The airbag listens too

The airbag listens too
New airbag sensor recognizes the seriousness of a crash from the noise

From 2007, airbags in our cars will start to listen: The automotive supplier Siemens VDO Automotive AG has developed a sensor that monitors the vibrations in the vehicle’s chassis. Thus an accident is heard early on and the seriousness of the accident can be assessed in just a few milliseconds. The airbag control unit then triggers the seatbelt tensioner and the necessary airbags in order to protect the passengers as well as possible.

As long as our cars are not in a position to avoid accidents completely, the electronics at least reduce the consequences of the accident to a minimum for the vehicle’s passengers. Seatbelt tensioners, and now a number of different airbags, are used in the interior. To enable the protective functions to be activated quickly, however, the first step is for the vehicle electronics to recognize the accident. Siemens VDO has been supplying crash sensors to almost all car manufacturers worldwide since 1996. At the moment, acceleration sensors are used to recognize an accident and pressure sensors are built into the automobiles for a quick reaction to side impact.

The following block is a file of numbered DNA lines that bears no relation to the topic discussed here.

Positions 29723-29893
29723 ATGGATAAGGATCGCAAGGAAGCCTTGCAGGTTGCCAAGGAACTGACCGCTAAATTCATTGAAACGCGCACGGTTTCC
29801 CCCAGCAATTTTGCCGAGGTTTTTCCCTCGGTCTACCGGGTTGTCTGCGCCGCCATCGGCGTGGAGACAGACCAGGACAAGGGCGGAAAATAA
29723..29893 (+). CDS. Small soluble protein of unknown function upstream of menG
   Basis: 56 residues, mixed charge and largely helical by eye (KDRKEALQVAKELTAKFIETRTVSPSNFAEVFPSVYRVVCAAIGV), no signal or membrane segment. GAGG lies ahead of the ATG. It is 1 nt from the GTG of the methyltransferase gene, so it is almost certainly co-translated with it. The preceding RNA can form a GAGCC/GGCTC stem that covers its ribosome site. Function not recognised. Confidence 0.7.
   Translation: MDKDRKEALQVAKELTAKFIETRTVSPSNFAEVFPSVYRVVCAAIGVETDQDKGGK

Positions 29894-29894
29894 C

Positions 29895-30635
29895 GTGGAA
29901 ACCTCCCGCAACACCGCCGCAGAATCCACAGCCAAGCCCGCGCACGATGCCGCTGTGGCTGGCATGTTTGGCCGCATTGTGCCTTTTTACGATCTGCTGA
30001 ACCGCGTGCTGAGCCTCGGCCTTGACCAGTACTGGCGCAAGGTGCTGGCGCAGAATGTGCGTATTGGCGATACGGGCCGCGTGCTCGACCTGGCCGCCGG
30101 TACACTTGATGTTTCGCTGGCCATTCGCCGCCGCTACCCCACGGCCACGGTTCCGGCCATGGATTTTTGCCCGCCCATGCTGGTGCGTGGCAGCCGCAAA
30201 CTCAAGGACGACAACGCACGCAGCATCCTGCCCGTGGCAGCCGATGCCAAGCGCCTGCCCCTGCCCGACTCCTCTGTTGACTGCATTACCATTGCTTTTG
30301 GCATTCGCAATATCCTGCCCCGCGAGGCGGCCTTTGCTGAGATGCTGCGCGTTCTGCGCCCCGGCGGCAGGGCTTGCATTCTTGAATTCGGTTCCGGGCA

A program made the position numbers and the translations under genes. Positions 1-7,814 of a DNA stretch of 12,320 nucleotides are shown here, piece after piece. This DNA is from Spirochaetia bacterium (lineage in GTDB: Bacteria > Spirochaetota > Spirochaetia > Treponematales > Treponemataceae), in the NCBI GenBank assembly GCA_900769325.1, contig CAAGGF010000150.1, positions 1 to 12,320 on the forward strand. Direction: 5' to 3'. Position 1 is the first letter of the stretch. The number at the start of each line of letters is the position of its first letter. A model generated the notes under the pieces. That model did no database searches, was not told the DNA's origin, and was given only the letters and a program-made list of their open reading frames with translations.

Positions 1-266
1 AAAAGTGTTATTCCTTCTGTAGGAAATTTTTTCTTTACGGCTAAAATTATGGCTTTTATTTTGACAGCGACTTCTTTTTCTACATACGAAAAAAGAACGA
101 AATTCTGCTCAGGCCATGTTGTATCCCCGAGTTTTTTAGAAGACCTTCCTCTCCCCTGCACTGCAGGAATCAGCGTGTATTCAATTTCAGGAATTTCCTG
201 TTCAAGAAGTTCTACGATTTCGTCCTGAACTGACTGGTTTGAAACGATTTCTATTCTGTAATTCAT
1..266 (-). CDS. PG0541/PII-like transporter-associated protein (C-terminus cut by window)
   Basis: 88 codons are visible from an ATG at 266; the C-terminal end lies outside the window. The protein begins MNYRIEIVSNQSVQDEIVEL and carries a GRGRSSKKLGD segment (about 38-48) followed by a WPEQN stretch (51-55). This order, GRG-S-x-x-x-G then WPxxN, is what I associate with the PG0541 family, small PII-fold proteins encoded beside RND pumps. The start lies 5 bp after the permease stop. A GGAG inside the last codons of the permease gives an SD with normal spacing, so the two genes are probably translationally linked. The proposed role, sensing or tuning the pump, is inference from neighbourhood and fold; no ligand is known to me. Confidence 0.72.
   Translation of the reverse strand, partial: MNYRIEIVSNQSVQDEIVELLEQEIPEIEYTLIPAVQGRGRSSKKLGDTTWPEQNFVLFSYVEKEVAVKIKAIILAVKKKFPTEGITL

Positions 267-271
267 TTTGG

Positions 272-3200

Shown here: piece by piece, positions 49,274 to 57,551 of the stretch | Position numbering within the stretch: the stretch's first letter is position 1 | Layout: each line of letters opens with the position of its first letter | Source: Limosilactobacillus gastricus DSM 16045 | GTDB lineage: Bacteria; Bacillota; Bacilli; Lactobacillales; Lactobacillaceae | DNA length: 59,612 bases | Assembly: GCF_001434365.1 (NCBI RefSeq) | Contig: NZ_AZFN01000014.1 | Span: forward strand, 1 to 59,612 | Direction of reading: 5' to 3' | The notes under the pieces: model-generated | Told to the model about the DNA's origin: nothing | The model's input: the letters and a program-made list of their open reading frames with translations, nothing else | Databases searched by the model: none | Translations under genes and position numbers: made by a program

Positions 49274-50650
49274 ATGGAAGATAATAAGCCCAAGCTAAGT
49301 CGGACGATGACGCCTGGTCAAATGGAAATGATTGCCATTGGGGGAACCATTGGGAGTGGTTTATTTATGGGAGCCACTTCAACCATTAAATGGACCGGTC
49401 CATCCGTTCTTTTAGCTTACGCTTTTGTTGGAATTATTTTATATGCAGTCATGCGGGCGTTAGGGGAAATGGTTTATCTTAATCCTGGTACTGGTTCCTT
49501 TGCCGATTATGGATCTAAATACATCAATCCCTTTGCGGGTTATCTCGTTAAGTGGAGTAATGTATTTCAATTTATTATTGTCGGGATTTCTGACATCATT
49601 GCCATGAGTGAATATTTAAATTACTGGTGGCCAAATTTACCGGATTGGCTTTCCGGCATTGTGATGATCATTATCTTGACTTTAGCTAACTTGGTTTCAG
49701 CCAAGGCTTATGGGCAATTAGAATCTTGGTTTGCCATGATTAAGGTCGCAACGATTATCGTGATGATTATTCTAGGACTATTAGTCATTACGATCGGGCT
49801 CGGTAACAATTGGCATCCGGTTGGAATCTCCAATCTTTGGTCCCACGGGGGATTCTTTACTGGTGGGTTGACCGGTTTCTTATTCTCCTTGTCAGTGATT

From 2007 onwards, a new sensor, which can also hear the accident, will be introduced to supplement the current options that have been tried and tested millions of times. With the Crash Impact Sound Sensor - CISS for short - working together with the airbag control unit, an accident can be recognized and the seriousness of the accident assessed even more quickly. Engineers exploit the fact that vehicle deformation depends on the seriousness and type of accident and leads to different impact sound waves. Together with the acceleration signals, these deformation noises produce a precise image of the accident and allow restraint systems to be triggered individually.

CISS will be fitted as additional sensors for the first time in 2007. For the future, Siemens VDO is planning to integrate the sensor in the airbag control unit so that the transmission of information within the vehicle and the installation of the safety system can progress even more quickly. At the same time, Siemens VDO is working on enhancing the vision of the “seeing automobile” and thus preventing accidents in advance.

Citation: The airbag listens too (2005, May 3) retrieved 7 December 2022 from
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